The difference is that NTs often don’t understand and simply dismiss sensory overload if you explain it to them as such, but nearly all of them understand what a migraine is and sympathize. 99% of the time, if I tell a NT that I have a migraine or am about to get one, they treat it as an emergency and help me get away from the source of the overload as quickly as possible. I am then free to recover in a quiet, dark place without anyone trying to invalidate my needs, forcing me to “tough it out”, or thinking that I’m rude for having to leave or to outright avoid certain events or situations in the first place.
Florida sheriff Grady Judd, who represents a county in the path of the strongest hurricane ever recorded in the Atlantic, offered a stark warning for anyone thinking about going to a local shelter: If there’s a warrant out for your arrest, you could wait out the hurricane in jail. (source)
PLEASE do not be fooled by the disingenuous lie that he *really* meant to scare pedophiles away—who often do not have outstanding arrest warrants, and who may have innocent children who (surprise) also need shelter from hurricane Irma—if that’s what he meant, he could have said that originally. Sheriff Judd absolutely meant to scare undocumented immigrants away. From seeking shelter. From perhaps the biggest hurricane in history.
What a piece of shit.
And not so incidentally, statistically speaking, undocumented immigrants tend to commit fewer crimes than U.S. citizens, specifically *because* they don’t want to be deported by racist, overzealous police officers like Joe Arpaio and Grady Judd. (source)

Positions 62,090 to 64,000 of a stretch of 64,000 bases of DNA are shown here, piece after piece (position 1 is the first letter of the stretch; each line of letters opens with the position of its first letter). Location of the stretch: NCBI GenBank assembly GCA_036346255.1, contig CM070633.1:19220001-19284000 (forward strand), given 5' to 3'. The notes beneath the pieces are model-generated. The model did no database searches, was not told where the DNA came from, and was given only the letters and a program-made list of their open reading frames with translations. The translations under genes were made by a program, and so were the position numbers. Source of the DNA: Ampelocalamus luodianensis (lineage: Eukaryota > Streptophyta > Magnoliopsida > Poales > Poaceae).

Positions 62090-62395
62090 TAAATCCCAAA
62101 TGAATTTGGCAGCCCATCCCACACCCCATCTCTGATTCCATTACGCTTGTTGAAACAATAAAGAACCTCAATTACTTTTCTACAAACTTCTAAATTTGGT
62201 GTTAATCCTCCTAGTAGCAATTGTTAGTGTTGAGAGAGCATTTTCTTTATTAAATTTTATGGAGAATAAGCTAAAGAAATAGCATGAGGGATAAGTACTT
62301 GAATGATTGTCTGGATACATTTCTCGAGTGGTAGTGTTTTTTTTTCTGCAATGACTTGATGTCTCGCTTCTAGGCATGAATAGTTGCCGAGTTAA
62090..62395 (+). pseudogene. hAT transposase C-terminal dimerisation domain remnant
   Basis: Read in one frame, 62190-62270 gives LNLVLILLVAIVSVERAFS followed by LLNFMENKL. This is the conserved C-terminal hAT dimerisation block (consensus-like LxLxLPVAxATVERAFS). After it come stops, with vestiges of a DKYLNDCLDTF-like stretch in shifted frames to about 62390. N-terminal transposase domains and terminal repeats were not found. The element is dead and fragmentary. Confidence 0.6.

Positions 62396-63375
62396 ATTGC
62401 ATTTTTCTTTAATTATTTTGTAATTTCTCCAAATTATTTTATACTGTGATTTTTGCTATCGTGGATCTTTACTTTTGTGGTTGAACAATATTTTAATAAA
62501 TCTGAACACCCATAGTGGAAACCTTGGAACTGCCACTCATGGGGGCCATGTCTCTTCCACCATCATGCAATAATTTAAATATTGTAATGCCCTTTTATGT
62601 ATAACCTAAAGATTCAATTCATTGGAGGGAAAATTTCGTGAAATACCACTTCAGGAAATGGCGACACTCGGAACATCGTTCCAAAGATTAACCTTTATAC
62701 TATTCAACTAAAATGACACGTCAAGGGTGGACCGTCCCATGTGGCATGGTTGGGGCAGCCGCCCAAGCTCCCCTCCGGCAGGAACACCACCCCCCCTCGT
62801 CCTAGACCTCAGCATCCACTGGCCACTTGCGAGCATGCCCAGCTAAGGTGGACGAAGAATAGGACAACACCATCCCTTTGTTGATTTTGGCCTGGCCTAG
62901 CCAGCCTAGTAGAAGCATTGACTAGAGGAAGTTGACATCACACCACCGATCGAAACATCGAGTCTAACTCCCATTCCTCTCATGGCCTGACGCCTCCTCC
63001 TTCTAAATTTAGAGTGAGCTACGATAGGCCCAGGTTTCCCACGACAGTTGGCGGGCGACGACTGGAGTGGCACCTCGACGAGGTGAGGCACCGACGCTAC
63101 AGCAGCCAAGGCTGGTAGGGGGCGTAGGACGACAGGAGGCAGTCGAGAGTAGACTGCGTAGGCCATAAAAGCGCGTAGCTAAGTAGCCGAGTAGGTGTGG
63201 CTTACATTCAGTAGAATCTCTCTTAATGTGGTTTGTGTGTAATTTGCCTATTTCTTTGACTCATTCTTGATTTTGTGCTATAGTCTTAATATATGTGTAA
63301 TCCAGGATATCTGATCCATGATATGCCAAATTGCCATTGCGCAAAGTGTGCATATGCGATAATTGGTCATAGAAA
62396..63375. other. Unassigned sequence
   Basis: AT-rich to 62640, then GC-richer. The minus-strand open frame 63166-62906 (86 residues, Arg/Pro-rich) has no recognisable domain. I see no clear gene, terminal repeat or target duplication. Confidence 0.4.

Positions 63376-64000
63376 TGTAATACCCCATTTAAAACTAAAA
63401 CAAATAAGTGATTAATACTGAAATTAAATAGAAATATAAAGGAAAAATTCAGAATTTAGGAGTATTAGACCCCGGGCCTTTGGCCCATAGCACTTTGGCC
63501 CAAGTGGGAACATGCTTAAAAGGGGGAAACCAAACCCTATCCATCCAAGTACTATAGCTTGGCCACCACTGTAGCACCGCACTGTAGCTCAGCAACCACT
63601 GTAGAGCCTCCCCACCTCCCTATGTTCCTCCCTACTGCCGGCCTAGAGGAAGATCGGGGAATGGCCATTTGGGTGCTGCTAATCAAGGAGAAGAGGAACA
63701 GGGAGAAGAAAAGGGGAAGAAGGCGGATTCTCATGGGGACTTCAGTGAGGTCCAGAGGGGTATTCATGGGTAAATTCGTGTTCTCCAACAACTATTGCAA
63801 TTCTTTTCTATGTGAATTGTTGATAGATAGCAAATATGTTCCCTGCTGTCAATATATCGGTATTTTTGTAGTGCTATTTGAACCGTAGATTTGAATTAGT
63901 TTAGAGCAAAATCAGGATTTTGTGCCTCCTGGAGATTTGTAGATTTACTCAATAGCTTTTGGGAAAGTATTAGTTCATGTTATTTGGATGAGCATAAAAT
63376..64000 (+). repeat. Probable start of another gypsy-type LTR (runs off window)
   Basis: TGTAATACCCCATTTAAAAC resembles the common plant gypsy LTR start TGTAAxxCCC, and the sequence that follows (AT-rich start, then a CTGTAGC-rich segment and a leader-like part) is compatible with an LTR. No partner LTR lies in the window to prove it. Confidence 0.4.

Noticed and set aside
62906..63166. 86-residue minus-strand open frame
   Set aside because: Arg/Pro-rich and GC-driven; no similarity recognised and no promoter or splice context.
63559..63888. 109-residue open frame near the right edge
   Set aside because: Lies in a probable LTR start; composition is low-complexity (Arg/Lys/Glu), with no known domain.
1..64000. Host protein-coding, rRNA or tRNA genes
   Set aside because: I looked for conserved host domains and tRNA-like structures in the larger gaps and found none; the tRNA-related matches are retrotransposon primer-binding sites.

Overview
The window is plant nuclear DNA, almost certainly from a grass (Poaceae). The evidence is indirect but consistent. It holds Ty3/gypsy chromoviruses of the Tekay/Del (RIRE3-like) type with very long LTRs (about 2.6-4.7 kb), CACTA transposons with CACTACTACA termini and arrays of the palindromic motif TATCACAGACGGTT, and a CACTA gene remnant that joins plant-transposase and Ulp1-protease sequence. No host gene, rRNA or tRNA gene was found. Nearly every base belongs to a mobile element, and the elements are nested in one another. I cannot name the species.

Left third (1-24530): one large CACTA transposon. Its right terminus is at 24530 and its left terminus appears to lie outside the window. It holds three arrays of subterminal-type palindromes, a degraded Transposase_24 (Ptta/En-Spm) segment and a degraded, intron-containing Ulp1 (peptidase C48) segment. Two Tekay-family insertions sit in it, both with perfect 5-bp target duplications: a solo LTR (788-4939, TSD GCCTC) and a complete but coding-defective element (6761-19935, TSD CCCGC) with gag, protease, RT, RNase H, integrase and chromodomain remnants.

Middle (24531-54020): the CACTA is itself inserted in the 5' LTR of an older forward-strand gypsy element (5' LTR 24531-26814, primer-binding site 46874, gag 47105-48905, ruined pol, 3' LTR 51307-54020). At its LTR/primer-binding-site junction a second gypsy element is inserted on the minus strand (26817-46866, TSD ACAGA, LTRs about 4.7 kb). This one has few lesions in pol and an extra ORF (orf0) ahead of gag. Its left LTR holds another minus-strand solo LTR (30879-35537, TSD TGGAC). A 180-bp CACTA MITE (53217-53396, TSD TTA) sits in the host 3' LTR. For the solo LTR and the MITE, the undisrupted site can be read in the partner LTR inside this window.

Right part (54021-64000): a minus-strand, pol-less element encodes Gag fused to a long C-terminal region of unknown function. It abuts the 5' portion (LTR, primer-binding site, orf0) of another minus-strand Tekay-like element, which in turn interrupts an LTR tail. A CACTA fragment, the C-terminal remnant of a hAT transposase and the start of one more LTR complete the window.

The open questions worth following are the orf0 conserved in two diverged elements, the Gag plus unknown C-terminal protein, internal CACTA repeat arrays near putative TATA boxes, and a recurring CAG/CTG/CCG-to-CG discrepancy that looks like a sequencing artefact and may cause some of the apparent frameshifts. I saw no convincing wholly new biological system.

As was previously theorized, Michael Chu confirmed today that the man Fareeha is having dinner in the Reflections comic with is her biological father in Canada.
“It featured one panel with Pharah (another of our heroes) and her father having dinner at a restaurant in Canada. I made sure that one of the television screens was showing a hockey game… I’m thinking it was probably the world juniors?” recalled Chu. “So for anyone who’s wondering how Canada is doing in the future: Don’t worry, they’re still playing hockey.”
In many ways, the work of a critic is easy. We risk very little, yet enjoy a position over those who offer up their work and their selves to our judgment. We thrive on negative criticism, which is fun to write and to read. But the bitter truth we critics must face, is that in the grand scheme of things, the average piece of junk is probably more meaningful than our criticism designating it so. But there are times when a critic truly risks something, and that is in the discovery and defense of the new. The world is often unkind to new talent, new creations. The new needs friends. Last night, I experienced something new: an extraordinary meal from a singularly unexpected source. To say that both the meal and its maker have challenged my preconceptions about fine cooking is a gross understatement. They have rocked me to my core. In the past, I have made no secret of my disdain for Chef Gusteau’s famous motto, “Anyone can cook.” But I realize, only now do I truly understand what he meant. Not everyone can become a great artist; but a great artist can come from anywhere. It is difficult to imagine more humble origins than those of the genius now cooking at Gusteau’s, who is, in this critic’s opinion, nothing less than the finest chef in France. I will be returning to Gusteau’s soon, hungry for more.